By Melissa Topp, ICONICS
A small, covert team of engineers at Microsoft cast aside suggestions that the company spend US$60 million to turn its 500-acre headquarters into a smart campus to achieve energy savings and other efficiency gains. Instead, applying an “Internet of Things meets Big Data” approach, the team invented a data-driven software solution based upon ICONICS HMI/SCADA software that is slashing the cost of operating the campus’ 125 buildings, saving Microsoft millions of dollars. ICONICS’ certified OPC UA and BACnet connectivity played a key role in making these savings possible.
Microsoft’s Energy-Smart Buildings application includes over two million data points generating half a billion data transactions every day. Over five hundred OPC-enabled Modbus devices, including electric meters, power distribution units, generators, UPS switches and other critical building equipment, generate large amounts of Big Data that are being provided to building managers in real time.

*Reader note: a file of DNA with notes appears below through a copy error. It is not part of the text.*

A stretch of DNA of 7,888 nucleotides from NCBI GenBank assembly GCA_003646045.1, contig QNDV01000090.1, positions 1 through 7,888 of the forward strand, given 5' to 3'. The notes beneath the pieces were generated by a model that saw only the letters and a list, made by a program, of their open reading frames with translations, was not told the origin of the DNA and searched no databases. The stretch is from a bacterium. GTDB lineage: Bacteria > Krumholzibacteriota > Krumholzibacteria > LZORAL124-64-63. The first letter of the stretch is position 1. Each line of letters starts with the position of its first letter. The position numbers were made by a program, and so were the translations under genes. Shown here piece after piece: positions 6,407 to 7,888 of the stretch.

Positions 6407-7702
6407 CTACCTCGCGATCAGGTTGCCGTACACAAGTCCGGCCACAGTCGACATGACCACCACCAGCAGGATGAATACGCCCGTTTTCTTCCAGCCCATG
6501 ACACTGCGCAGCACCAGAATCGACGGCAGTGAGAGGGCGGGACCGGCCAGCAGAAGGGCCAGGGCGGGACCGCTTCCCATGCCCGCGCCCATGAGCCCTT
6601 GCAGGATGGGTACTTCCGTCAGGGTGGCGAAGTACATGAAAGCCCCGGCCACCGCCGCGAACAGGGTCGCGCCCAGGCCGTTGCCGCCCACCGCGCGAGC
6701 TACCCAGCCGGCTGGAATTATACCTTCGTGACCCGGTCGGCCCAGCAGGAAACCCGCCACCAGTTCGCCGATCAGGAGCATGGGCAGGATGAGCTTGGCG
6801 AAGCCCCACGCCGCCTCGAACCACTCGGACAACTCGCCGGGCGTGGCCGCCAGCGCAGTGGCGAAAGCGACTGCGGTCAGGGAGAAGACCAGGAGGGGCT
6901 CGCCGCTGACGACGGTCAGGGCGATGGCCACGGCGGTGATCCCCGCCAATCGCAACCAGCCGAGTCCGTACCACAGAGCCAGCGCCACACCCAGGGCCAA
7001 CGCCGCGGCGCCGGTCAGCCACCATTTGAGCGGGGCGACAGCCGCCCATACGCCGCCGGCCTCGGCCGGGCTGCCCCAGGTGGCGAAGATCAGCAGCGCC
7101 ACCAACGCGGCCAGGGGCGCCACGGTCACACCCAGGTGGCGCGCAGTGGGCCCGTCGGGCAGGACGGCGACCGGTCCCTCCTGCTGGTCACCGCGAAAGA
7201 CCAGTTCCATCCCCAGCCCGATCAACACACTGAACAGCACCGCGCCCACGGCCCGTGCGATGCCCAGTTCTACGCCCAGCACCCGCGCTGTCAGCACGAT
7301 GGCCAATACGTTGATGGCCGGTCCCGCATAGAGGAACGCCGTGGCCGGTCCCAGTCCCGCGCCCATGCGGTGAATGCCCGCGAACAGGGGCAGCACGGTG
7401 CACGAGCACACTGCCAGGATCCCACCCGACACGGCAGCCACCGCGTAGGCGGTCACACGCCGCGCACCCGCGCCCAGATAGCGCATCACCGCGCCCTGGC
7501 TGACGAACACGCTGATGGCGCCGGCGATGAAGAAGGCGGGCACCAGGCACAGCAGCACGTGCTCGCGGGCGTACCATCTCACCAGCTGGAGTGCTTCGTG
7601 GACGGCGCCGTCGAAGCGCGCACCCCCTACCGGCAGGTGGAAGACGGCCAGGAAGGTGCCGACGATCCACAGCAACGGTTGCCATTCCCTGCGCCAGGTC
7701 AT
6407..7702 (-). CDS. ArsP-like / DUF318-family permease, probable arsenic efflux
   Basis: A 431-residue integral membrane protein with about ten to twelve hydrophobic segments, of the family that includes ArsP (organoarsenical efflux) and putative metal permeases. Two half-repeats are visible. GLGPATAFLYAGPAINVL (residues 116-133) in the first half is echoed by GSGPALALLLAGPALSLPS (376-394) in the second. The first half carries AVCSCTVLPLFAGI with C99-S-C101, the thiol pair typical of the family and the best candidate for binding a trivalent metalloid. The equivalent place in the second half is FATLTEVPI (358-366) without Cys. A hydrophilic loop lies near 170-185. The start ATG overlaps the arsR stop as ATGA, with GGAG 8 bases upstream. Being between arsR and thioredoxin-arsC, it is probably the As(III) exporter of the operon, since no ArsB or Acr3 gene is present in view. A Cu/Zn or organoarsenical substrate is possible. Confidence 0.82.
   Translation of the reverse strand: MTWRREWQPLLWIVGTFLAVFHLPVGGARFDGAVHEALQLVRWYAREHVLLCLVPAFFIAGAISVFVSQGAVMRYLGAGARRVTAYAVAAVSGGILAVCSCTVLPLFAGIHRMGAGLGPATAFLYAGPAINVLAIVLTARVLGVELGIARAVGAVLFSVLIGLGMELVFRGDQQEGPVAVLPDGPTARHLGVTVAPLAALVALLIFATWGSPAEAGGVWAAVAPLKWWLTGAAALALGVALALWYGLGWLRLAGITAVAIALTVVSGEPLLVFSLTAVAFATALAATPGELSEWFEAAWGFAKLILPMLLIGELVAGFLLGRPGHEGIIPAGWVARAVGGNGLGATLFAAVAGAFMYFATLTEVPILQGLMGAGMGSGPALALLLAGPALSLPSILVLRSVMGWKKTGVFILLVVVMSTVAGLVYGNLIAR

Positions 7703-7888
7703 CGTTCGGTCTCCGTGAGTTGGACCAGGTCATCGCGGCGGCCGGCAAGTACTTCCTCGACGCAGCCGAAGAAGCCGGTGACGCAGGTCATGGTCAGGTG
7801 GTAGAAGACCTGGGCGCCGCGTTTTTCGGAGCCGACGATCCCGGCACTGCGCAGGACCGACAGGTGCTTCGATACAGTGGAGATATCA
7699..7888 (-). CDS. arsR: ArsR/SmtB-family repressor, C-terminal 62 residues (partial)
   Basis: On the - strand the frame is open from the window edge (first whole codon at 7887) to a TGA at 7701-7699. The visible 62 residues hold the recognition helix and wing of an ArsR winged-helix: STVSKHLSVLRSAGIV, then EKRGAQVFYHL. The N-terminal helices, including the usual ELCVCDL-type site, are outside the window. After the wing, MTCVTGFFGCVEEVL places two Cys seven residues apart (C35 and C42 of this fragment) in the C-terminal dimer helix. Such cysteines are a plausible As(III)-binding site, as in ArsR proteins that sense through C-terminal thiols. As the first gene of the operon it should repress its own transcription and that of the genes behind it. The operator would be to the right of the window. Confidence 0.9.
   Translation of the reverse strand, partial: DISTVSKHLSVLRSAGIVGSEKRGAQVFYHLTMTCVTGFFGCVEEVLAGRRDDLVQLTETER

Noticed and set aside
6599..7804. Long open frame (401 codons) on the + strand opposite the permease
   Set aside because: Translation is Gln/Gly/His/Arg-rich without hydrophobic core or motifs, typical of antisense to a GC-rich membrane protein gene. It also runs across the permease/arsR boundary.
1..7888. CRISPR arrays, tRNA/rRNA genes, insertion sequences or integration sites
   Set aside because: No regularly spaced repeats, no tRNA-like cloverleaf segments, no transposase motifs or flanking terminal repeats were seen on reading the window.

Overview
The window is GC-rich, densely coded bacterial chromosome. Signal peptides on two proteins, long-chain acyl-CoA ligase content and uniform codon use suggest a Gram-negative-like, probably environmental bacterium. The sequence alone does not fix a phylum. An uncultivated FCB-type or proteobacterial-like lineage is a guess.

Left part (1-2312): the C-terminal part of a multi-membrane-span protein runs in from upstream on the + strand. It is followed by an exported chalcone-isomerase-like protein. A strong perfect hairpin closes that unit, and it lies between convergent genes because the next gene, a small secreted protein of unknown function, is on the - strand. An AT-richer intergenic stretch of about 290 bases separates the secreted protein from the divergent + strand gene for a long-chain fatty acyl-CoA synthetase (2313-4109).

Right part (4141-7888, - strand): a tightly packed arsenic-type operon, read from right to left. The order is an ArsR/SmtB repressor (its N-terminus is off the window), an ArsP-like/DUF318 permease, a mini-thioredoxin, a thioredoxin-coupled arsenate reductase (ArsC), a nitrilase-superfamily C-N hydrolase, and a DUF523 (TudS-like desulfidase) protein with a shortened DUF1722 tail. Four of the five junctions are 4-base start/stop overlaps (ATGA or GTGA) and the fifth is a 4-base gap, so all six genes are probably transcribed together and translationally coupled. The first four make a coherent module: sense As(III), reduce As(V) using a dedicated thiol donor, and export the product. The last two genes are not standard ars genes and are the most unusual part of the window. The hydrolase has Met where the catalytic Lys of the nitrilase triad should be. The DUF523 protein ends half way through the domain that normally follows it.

ICONICS GENESIS64™ advanced Building Automation software is truly “OPC-To-The-Core™”. It is built upon ICONICS’ Platform Services, which includes universal connectivity to OPC UA, OPC, BACnet, SNMP, Databases and Web Services. Through this powerful middleware, GENESIS64 can now make available, via its OPC Foundation Lab Certified OPC UA interface, virtually any equipment, operations, maintenance or business data. This built-in technology allows for secure, open connectivity from plants, facilities and corporate real estate portfolios to the enterprise level and is part of what makes Microsoft’s campus function as one interconnected system.
The application has been so successful that Microsoft and its partners are now helping building managers across the world deploy the same solution. And with commercial buildings consuming an estimated 40 percent of the world’s total energy, the potential is huge.
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This article was excerpted and adapted from Jennifer Warnick’s feature story “88 Acres: How Microsoft Quietly Built the City of the Future”, which was originally published at http://www.microsoft.com/stories.